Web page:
Enterprises need monitoring tools to understand how power needs change as virtual servers move from one physical host to another. Before virtualization, a critical application might sit on a certain server in a certain rack, with two dedicated power feeds, Simonelli notes. With live migration tools, a VM could move from a server with fully redundant power and cooling supplies to a server with something less than that, so visibility into power and cooling is more important than ever. The ability to move virtual machines at will means "that technology is becoming disconnected from where you have appropriate power and cooling capacity," Simonelli says.
To support the high densities introduced by virtualization and other technologies such as blade servers, cooling must be brought close to the rack and server, Simonelli says. As it stands, cooling is already the biggest energy hog in the datacenter, with power wasted because of over-sized AC systems and temperatures set too low, he says.
While every datacenter has different needs, Simonelli says enterprises can learn something from the giant SuperNAP co-location datacenter in Las Vegas, a 407,000 square-foot building that relies heavily on APC equipment, such as NetShelter SX racks, thousands of rack-mounted power distribution units, and UPS power supplies.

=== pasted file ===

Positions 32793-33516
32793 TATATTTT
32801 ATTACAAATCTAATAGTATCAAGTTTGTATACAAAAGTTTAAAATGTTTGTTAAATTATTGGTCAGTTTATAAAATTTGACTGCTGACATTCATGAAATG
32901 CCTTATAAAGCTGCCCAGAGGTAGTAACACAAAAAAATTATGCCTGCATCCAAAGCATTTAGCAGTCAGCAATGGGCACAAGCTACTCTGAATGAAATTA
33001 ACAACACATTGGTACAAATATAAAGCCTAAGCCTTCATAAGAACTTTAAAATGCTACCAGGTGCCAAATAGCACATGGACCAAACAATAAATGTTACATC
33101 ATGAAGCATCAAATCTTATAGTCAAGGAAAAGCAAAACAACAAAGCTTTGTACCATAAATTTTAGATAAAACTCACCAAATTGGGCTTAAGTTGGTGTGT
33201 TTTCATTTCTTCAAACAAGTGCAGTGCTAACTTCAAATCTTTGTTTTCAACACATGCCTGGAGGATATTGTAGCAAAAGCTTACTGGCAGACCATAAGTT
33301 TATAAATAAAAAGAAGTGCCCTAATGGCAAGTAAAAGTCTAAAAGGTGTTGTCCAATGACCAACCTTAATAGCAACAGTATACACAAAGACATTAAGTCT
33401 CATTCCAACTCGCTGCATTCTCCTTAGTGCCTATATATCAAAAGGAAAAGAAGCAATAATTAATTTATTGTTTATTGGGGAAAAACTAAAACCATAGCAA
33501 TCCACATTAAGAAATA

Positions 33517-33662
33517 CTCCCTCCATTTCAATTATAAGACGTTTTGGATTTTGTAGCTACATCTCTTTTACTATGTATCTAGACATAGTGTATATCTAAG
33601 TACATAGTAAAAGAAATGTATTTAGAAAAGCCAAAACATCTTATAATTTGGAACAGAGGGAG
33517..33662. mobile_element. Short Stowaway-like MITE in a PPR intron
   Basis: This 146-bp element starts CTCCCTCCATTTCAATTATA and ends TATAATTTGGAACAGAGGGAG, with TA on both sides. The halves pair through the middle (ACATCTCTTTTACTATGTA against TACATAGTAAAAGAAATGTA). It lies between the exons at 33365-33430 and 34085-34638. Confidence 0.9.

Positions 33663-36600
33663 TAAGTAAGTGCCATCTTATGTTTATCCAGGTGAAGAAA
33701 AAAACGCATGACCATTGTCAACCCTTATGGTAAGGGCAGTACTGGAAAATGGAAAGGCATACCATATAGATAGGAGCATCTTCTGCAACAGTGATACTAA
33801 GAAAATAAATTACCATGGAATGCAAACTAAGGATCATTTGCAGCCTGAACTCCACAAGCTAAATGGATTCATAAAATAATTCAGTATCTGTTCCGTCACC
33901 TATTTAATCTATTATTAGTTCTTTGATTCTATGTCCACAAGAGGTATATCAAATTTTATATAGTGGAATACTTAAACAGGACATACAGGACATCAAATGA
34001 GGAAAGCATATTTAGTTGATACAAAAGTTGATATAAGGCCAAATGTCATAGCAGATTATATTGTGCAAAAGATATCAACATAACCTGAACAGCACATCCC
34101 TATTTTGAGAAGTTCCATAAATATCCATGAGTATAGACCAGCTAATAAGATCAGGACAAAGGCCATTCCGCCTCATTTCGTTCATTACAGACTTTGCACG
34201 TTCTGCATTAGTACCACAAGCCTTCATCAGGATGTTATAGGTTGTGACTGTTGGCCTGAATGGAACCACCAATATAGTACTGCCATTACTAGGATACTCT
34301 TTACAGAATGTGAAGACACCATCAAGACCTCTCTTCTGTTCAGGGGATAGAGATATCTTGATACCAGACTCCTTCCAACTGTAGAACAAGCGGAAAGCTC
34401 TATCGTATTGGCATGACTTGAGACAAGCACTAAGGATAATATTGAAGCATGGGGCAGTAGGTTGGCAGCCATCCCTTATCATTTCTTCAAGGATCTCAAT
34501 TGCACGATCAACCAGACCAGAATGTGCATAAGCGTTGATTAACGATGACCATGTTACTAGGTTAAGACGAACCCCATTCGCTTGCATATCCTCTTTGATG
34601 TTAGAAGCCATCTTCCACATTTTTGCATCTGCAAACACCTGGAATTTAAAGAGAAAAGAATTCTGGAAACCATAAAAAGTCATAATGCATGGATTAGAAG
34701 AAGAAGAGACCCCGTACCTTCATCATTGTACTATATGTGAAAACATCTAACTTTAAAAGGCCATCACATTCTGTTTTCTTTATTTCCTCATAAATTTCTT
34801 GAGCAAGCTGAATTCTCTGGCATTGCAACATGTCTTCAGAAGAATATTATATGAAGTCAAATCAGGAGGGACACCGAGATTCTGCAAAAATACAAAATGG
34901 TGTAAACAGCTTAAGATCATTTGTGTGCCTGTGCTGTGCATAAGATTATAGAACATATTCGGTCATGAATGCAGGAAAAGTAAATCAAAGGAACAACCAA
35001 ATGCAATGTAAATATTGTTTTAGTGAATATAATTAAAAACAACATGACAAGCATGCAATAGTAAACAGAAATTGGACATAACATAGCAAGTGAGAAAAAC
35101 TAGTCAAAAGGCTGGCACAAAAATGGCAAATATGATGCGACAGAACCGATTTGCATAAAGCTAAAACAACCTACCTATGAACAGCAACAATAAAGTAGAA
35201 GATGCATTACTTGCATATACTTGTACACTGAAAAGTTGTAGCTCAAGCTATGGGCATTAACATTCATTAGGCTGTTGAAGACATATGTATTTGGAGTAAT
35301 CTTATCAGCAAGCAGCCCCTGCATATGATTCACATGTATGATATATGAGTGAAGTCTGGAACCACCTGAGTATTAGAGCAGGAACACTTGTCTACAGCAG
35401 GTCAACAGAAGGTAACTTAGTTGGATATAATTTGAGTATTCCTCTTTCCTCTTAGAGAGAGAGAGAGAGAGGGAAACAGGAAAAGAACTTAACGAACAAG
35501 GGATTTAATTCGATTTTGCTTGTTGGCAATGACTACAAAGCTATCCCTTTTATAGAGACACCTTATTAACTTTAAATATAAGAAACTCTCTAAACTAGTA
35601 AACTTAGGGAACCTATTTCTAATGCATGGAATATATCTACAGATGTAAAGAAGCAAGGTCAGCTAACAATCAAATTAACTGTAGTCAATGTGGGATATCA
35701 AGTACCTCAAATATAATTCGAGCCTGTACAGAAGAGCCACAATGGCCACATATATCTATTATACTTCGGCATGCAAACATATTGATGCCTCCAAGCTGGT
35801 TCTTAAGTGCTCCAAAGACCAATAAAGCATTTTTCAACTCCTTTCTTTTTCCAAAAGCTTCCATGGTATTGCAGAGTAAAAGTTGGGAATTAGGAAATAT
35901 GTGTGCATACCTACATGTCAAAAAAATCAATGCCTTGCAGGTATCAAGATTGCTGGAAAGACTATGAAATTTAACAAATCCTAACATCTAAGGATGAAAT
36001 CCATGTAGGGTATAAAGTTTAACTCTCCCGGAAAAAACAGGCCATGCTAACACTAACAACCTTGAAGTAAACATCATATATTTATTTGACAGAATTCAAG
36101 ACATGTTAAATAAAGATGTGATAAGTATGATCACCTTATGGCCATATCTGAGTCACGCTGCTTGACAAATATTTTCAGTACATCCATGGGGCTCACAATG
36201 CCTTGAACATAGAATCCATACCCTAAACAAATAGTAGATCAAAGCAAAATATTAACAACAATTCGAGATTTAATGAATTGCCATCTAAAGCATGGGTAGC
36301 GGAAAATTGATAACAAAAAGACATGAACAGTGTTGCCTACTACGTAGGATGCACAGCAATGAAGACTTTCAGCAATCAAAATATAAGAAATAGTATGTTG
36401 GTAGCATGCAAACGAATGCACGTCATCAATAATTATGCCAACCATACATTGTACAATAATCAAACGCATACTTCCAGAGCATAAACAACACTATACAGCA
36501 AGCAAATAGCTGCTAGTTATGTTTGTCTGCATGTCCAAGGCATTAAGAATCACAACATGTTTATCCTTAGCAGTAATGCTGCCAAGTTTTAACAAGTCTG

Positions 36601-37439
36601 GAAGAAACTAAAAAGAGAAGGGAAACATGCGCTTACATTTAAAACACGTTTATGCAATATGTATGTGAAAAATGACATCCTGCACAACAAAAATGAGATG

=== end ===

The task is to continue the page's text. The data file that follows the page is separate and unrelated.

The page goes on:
While the site can support 60 megawatts, it's being built out in 20-megawatt chunks. "That means they can maximize the energy consumption, the efficiency of the datacenter as they scale. They're not powering the 60-megawatt site right away," Simonelli says.
One of the biggest mistakes is to over-size power capacity, in anticipation of future growth that may never come. Companies have to plan for where they think they will be a few years from now, but build out in smaller increments, he says.
"You have to have the floor space, and you have to have the capability of getting power from the utility," Simonelli says. "But if you're going to build out a one- or a five-megawatt datacenter, and you know that your first year of deployment is only going to be 100 kilowatts, get the space and make sure you have power from the utility for five megawatts but just build it out in 250 or 500 kilowatt chunks."